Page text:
Suppressors are one of the most frequently misunderstood gun accessories. These devices muffle the sound associated with firing a gun by slowing the release of the gases that propel the bullet forward. Rings inside the tube act like a car muffler, slowing and cooling the gases which creates a softer sound when fired. Due to the depiction of suppressors in popular culture, there are many misconceptions about them.
Here some common myths about suppressors and the truth behind them:
Suppressors and Silencers are the Same Thing
MIXTURE OF TRUE AND FALSE
While some will argue that a silencer is for reducing sound, and a suppressor is for reducing muzzle flash, today the words are used interchangeably. Technically however, the legal term according to the Bureau of Alcohol, Tobacco, Firearms and Explosives (ATF) is silencer, and the word suppressor does not appear in any US firearm law. On the other hand, many gun experts avoid using the term “silencer” because it can be misleading, and causes many people to mistakenly believe the accessory will make a gun completely silent. For our article, we will use the term suppressor.
Suppressors Make a Gun Silent
While exact noise levels of a suppressed firearm vary with caliber, type of firearm, ammunition, and other factors, suppressors do not make a firearm completely silent. A typical rifle shot is about 160 decibels and a suppressor usually reduces the sound of the retort by about 30 to 40 decibels. This means that even though a suppressor will prevent damage to your ears to a certain extent, it is still a good idea to use ear protection, especially for extended shooting sessions or when shooting indoors.
Suppressors are Illegal
MIXTURE OF TRUE AND FALSE
One myth that hangs around is that suppressors are illegal. At a federal level, they are legal, but there are currently 8 states that restrict them. They are also some of the most highly regulated gun accessories in the US under the National Firearms Act (NFA). Because of this law, the gun owner must apply for a license from the ATF and obtain a $200 tax stamp in order to purchase a suppressor.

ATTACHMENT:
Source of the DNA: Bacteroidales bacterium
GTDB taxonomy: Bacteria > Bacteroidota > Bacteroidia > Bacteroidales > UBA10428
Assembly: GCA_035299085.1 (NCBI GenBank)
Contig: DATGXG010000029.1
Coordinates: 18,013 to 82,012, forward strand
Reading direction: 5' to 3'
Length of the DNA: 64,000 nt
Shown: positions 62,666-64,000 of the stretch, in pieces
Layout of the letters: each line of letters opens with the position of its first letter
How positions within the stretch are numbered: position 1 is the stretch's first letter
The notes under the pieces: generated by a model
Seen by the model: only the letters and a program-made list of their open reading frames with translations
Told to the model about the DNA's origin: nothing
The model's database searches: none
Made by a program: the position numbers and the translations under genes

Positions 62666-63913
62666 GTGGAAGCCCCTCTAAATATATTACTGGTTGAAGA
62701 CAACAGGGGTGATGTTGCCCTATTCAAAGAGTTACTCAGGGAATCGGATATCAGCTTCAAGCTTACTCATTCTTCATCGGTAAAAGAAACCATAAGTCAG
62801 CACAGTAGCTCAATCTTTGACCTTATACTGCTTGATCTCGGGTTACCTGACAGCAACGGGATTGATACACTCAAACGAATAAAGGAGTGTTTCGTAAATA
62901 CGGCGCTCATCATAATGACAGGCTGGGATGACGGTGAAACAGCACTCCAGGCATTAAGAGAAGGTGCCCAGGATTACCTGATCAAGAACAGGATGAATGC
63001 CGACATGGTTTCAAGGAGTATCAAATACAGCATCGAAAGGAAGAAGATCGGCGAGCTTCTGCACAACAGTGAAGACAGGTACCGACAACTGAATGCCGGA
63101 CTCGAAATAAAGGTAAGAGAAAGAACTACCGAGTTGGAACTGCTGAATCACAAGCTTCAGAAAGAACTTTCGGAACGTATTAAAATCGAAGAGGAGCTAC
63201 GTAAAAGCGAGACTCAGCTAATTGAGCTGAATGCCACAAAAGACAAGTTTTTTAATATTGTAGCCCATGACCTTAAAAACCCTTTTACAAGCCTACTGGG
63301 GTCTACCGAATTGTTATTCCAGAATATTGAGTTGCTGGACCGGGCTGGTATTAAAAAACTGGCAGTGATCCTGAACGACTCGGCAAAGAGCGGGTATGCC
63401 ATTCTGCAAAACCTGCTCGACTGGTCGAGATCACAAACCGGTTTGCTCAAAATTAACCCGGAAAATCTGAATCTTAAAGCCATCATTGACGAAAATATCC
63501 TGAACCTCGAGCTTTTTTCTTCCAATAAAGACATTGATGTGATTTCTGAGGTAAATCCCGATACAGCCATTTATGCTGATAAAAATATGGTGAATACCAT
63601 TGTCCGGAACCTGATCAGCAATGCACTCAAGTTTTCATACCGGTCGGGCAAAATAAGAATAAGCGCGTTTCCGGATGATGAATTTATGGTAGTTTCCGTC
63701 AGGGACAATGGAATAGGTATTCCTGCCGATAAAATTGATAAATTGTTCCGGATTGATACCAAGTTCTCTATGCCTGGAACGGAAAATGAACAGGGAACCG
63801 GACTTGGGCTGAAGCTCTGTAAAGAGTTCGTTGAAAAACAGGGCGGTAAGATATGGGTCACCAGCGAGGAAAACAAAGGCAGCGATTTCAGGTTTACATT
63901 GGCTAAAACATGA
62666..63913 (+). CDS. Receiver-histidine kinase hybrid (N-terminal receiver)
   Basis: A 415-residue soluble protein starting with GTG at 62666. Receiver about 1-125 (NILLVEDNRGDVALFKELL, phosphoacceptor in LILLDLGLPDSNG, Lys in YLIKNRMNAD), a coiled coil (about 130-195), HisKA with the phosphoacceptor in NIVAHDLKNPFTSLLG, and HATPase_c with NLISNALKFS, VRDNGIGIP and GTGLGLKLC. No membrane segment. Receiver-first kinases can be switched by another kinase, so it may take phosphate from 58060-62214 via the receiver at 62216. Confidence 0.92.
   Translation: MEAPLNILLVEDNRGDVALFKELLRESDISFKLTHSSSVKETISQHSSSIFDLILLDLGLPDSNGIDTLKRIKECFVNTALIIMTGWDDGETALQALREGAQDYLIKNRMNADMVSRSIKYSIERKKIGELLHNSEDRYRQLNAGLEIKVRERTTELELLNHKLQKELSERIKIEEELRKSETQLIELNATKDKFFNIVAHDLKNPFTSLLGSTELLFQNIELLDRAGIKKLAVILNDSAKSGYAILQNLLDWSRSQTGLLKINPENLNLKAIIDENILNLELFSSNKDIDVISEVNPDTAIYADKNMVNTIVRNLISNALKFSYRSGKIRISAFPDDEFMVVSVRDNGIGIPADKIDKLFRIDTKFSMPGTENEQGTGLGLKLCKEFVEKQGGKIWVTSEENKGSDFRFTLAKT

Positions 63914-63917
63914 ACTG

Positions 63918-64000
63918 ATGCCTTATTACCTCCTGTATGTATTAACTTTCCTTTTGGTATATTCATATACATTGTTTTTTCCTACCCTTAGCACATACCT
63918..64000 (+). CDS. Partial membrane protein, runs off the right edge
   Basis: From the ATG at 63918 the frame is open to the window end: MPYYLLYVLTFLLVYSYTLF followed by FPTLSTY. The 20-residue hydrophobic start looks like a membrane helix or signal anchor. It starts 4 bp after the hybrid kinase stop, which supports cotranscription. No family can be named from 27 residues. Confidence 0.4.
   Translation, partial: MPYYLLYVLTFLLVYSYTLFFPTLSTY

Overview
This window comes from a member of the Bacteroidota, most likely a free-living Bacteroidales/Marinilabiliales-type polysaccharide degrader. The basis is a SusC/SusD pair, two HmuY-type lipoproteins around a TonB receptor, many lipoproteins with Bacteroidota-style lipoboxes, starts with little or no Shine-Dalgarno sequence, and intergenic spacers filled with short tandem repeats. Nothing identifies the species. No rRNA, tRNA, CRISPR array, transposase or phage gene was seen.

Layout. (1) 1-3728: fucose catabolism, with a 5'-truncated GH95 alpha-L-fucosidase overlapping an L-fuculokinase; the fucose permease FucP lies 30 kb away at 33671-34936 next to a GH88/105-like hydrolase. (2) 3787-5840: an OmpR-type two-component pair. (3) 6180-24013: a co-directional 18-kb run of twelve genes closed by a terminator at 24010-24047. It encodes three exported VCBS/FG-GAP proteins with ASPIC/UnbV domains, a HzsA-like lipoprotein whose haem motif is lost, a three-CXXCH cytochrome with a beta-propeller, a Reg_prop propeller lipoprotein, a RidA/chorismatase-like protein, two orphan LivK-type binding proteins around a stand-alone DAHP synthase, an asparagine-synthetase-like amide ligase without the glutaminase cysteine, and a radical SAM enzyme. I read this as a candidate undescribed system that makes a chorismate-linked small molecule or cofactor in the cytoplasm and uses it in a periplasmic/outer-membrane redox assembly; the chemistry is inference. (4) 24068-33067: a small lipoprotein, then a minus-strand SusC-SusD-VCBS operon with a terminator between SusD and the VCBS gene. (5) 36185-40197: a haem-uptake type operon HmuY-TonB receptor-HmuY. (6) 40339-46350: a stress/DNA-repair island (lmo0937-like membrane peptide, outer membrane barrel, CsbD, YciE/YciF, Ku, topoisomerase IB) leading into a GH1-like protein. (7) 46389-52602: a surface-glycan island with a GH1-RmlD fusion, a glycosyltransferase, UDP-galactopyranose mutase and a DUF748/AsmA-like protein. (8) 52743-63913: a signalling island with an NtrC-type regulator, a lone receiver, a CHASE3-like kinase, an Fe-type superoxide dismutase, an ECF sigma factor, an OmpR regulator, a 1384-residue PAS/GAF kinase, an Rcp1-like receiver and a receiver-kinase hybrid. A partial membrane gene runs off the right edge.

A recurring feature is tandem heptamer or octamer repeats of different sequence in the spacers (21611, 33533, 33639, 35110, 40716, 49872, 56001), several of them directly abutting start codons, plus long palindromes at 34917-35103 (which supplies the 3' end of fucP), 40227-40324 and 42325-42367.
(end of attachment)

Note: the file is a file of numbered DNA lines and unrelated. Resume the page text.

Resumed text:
If You Own a Suppressor, the ATF Can Enter Your Home
If you purchase a suppressor, you have the same rights you had before you got it.The same laws would apply to search and seizure as guaranteed by the 4th Amendment. Both local and federal government officials would need probable cause to obtain a warrant to enter your home.
Suppressors Reduce the Velocity of the Bullet
A suppressor does not interact with the bullet at all. These accessories actually increase the muzzle length, which in turns gives the gasses more time to expand. This actually increases the bullet’s velocity slightly because of the increased pressure.
Suppressors Hurt the Accuracy of the Firearm
Again, a suppressor does not come into contact with the bullet. It only suppresses the gasses and therefore cannot interfere with the accuracy of the gun. New gun owners, however, may be more accurate when firing a weapon with a suppressor. This is because instead of worrying about the loud noise the gun will make, they can concentrate on recoil management and trigger control.
Buy Suppressors at The Hub
Our expert team is experienced in NFA-controlled items. We carry suppressors, firearms, gun parts, accessories, and more at our Tucson and Lakeside locations.